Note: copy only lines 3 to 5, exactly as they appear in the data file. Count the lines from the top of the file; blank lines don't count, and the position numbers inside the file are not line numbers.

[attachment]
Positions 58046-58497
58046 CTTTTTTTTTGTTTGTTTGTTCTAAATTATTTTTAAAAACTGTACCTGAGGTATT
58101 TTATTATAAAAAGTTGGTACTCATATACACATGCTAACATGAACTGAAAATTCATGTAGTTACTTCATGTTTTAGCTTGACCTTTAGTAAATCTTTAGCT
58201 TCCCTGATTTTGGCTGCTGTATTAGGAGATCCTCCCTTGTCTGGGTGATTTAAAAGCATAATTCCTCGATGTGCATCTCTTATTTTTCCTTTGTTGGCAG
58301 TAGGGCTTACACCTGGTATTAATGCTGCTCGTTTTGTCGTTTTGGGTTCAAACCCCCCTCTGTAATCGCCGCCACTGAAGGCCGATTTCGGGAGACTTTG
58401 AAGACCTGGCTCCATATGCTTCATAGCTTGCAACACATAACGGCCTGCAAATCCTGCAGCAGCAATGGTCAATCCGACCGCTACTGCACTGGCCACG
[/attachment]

58101 TTATTATAAAAAGTTGGTACTCATATACACATGCTAACATGAACTGAAAATTCATGTAGTTACTTCATGTTTTAGCTTGACCTTTAGTAAATCTTTAGCT
58201 TCCCTGATTTTGGCTGCTGTATTAGGAGATCCTCCCTTGTCTGGGTGATTTAAAAGCATAATTCCTCGATGTGCATCTCTTATTTTTCCTTTGTTGGCAG
58301 TAGGGCTTACACCTGGTATTAATGCTGCTCGTTTTGTCGTTTTGGGTTCAAACCCCCCTCTGTAATCGCCGCCACTGAAGGCCGATTTCGGGAGACTTTG